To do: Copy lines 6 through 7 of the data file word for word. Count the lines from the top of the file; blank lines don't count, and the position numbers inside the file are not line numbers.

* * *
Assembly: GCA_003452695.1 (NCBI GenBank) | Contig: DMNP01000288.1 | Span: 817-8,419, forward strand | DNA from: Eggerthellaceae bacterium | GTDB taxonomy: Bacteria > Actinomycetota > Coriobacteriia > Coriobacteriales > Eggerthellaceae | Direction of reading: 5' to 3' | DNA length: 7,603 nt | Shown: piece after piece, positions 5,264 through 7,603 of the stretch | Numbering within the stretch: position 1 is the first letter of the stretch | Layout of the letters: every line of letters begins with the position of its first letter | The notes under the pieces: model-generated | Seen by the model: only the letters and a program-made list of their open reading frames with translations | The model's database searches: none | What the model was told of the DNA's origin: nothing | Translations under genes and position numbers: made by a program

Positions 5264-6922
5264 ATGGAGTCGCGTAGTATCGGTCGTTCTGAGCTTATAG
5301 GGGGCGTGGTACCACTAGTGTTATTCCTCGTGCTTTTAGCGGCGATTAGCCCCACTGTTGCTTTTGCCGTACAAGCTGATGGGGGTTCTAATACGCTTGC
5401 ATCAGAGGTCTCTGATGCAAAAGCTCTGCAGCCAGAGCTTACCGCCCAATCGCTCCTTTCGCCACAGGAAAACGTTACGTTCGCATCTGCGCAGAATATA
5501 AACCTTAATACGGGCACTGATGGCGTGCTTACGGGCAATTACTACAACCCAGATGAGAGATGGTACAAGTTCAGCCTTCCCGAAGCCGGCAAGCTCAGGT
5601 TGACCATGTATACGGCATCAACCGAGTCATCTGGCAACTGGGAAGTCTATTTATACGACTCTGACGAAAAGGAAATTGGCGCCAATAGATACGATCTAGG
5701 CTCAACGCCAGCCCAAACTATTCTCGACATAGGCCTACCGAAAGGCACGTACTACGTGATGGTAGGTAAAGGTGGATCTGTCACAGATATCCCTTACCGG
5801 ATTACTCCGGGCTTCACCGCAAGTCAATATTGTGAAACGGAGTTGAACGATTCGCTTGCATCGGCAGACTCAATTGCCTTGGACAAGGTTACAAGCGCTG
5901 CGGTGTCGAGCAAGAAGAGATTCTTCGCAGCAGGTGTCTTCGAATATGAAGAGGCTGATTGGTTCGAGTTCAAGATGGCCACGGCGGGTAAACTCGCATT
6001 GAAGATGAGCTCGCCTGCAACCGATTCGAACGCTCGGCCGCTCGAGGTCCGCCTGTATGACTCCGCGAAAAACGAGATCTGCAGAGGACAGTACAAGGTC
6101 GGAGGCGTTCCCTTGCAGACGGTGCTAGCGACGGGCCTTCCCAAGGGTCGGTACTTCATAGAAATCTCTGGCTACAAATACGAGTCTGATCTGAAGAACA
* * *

5501 AACCTTAATACGGGCACTGATGGCGTGCTTACGGGCAATTACTACAACCCAGATGAGAGATGGTACAAGTTCAGCCTTCCCGAAGCCGGCAAGCTCAGGT
5601 TGACCATGTATACGGCATCAACCGAGTCATCTGGCAACTGGGAAGTCTATTTATACGACTCTGACGAAAAGGAAATTGGCGCCAATAGATACGATCTAGG